The hauntingly beautiful object resembling a human skull was designed by bioartist Amy Karle with the idea of “healing and enhancing a future body.” … “This exhibition explores mysterious and unpredictable artistic forms that serve to provoke how we think about the complex relationship between humans and their technology.” – Curator Joel Slayton. Karle’s work speculates a future where technology can heal and empower human beings. “The desire to enhance the body and find freedom by matching our physical and internal identity is an element of the human condition.” – Karle
Are artists better at predicting the future than scientists or policy-makers? Can more collaboration between art and technology help prepare societies for the future in an age of massive and rapid technological change? … Amy Karle is exploring what it means to be human in a future where human bodies are enhanced by digital technology inside us. “Many people think of technology as something outside of ourselves like a computer or a robot but I think of technology as something we can embody in ourselves to be more human … like a pacemaker, we’re seeing this life that has been given more hope and continues to live on”. – Amy Karle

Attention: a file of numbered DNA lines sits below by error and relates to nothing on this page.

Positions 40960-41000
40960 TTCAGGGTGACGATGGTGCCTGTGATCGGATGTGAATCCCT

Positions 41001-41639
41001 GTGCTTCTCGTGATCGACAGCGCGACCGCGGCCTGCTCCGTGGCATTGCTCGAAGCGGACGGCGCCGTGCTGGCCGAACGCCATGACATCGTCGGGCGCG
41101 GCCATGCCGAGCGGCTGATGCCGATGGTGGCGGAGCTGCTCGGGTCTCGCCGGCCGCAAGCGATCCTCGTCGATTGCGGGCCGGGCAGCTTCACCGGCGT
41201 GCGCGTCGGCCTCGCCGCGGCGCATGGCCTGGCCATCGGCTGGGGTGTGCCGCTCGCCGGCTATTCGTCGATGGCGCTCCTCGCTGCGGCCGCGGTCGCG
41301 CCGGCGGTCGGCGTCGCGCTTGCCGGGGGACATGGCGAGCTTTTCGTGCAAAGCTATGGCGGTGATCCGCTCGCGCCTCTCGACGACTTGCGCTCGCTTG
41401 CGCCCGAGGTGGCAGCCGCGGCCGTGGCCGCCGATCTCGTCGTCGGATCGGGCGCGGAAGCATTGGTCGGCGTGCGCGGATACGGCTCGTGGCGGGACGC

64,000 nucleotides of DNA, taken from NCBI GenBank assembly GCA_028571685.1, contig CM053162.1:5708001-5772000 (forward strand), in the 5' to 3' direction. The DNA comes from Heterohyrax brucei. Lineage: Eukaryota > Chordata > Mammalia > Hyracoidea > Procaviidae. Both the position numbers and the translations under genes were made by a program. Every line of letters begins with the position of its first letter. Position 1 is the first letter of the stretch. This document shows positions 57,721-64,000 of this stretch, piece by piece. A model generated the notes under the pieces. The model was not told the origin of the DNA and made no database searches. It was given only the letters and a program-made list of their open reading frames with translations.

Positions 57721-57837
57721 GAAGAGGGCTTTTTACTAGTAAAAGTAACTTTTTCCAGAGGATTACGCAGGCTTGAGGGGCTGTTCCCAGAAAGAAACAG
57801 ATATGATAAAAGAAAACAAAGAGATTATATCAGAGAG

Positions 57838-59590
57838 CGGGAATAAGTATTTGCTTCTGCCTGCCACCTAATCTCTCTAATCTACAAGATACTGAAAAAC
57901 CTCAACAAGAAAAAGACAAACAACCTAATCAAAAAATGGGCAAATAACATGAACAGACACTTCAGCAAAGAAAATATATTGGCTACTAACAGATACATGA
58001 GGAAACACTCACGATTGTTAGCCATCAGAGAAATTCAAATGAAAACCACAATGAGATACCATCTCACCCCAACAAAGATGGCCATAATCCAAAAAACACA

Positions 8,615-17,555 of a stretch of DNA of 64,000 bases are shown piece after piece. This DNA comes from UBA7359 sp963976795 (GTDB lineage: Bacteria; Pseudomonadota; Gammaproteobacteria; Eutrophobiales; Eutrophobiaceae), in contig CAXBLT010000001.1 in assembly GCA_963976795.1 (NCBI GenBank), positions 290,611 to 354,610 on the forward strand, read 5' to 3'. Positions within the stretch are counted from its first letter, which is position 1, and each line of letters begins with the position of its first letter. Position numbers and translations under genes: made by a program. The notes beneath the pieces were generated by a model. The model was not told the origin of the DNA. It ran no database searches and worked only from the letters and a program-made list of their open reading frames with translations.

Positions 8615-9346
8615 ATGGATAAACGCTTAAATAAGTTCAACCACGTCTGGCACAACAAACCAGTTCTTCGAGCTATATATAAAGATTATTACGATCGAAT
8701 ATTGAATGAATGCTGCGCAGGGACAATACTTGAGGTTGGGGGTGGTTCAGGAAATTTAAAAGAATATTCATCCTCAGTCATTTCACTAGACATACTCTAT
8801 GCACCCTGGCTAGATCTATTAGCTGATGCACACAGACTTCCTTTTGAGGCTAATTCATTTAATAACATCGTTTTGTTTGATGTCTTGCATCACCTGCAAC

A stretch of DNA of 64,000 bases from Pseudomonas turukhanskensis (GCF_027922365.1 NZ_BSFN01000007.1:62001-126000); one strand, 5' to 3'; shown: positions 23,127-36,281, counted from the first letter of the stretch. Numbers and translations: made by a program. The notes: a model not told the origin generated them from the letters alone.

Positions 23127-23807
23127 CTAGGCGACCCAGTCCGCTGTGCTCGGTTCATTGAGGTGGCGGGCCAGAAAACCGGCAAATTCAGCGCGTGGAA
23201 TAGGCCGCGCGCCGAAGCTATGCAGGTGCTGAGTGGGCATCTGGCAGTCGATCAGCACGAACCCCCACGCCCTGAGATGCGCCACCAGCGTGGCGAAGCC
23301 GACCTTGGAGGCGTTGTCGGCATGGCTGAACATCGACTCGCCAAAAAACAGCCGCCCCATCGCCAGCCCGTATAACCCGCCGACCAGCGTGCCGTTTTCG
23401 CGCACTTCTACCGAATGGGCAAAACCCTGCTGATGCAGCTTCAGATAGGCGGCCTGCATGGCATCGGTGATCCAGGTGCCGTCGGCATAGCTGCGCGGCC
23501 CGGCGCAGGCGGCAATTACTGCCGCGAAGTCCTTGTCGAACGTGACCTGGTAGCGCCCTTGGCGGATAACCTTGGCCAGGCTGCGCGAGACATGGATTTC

Change can be both frightening and exhilarating. Amy Karle, a transmedia artist and designer believes we are at an exciting time in history… she suggested the many technological advancements taking place indicate we are on the “cusp of a new renaissance.”
…She said, “Working together with art and technology, we can make sense of the future.”
“The step that we’re at in humanity right now is humans and technology merging… I’m looking at the unification of infotech and biotech and how we can leverage that to be more human” – Amy Karle